It is believed that buying is an emotional process, with 95% of our decisions being purely subconscious. To provoke an emotional response in your target market, you need to understand what triggers them to make a sale. With this in mind, let’s take a look at some examples of psychographics in marketing and the varying criteria for each.

Abstract psychographic marketing model diagram on a dark background.
Representation of psychographics used in targeted marketing strategies.


Humans are, by nature, curious creatures. And this curiosity often leads us to develop interests in certain hobbies, topics, or activities. When using psychographics in marketing, consider the interests of your target market and how they might relate to your product. For example, if you are selling camping gear, your target market might be interested in hiking, fishing, or spending time outdoors.

You can use this information to create content that appeals to these interests, such as blog posts on the best hiking trails in the area or a beginner’s fishing guide. By doing so, you are not only providing your target market with content they will enjoy, but you are also positioning your business as an expert in the industry.


Values are what make us tick. They are the core beliefs that guide our actions and decision-making. There are many different values that someone might hold, but some common examples include the following:

  • Family
  • Health
  • Wealth
  • Career Success
  • Adventure
  • Creativity

Values play a significant role in our day-to-day lives, regardless of how they are formed. Many of us learn values from our families, while others develop them based on life experiences.

When marketing, understanding the values of your target market is crucial. This is because people are more likely to purchase products or services from businesses with the same beliefs.


Just like a fingerprint, everyone has a unique personality. And while everyone is so uniquely different, there are likely similar personality traits that can be grouped. When using psychographics for marketing, consider the different personality types of your target market and how they might interact with your product.

Is your dream client more introverted or extroverted? Do they demand immediate gratification, or do they have patience? Asking yourself these types of questions can help you curate an exceptionally streamlined marketing strategy. Not only this, but it can also aid in developing your product or service.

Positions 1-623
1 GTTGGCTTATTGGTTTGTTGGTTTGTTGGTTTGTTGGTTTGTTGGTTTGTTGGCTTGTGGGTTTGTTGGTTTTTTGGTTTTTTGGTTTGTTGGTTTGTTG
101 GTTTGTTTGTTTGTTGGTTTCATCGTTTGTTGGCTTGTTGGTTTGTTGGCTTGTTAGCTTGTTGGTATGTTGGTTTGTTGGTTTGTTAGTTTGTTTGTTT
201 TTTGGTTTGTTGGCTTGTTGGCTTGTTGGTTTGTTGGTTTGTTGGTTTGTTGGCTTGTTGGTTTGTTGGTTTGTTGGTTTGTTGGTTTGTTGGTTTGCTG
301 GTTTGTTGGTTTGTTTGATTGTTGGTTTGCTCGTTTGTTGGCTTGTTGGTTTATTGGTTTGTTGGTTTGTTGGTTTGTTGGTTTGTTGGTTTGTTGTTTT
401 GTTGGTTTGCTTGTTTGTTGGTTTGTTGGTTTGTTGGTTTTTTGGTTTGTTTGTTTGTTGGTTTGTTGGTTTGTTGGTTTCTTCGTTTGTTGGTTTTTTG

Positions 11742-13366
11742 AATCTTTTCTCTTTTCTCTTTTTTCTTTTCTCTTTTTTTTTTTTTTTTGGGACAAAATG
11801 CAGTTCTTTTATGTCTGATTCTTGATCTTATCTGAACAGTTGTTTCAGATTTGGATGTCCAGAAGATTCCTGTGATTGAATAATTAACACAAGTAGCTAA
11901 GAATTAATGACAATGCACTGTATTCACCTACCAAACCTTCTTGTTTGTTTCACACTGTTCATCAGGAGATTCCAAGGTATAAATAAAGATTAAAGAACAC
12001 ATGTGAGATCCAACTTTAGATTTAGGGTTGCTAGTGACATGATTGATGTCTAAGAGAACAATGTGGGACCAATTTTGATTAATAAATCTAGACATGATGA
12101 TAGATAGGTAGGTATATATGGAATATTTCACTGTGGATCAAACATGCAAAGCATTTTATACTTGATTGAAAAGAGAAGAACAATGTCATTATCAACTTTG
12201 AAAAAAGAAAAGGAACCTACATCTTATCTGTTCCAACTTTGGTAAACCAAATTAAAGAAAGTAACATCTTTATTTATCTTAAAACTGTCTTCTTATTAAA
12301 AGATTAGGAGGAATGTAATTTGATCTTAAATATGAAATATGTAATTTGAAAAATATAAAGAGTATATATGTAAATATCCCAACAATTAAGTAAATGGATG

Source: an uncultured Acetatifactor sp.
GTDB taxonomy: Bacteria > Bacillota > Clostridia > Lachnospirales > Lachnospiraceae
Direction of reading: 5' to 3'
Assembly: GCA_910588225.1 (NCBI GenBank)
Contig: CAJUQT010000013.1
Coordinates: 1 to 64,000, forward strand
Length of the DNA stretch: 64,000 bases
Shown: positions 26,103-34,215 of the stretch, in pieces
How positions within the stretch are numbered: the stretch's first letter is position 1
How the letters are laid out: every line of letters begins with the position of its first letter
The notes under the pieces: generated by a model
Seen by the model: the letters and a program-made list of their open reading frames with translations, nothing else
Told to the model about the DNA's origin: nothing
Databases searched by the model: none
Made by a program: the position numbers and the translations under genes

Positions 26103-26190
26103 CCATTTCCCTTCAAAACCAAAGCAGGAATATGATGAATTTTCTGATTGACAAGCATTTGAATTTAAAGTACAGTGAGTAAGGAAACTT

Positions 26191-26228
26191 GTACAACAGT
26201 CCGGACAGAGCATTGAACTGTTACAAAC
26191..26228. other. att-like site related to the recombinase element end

Desires are what we want in life. They might be materialistic, like wanting a diamond ring or a bigger house. Or they might be more abstract, such as a sense of belonging or the need for adventure. Desires, which are often interchangeable with goals, can also change over time, which is why staying on top of the latest trends is so important.

When using psychographics for marketing, consider what your audience desires and how your business can help them achieve it. Your business should be able to offer a solution that meets the needs of your target market, whether it is a physical product or an intangible service.


Opinions are, quite simply, what we think about specific topics, people, or situations. We all have beliefs that often dictate how we live our lives. Opinions can be positive or negative and are not always set in stone.

For psychographics in marketing, consider the opinions of your target market. What do they think about your industry? Your product? Your competitors? These questions can help you understand how your target market perceives you and your business.

You can then use this information to shape your marketing tactics. Realistically, your intended buyer persona will already have positive opinions on your industry/product, or they likely wouldn’t be considering a purchase.

However, it’s up to you to solidify those opinions and ensure that your target market positively associates with your business.


Lifestyle is the way we live our lives. It encompasses everything from our daily routines to our long-term plans and goals. Certain external factors, such as our location or social class, can dictate our lifestyle to a certain extent.

Always consider the lifestyle of your target market. How do they spend their days? Where do they place themselves on the social ladder? What kinds of things are important to them? Asking yourself these questions can help you understand how your target market lives and how your business fits into that.

How to Develop a Psychographic Profile

You’ll want to develop a psychographic profile when using psychographics for marketing. The information you gather for your target audience is a vital component of your buyer’s persona. A buyer persona is a semi-fictional representation of your ideal customer based on market research and accurate data about your current customers.

See here for our full guide on developing a buyer persona.

There are 3 steps you’ll want to take when creating a psychographic profile:

Research Your Target Audience

The first step in creating a psychographic profile is researching your ideal customers. You can do this by collecting psychographic data, which we will cover shortly. Once you have gathered this data, you’ll want to look for patterns and trends.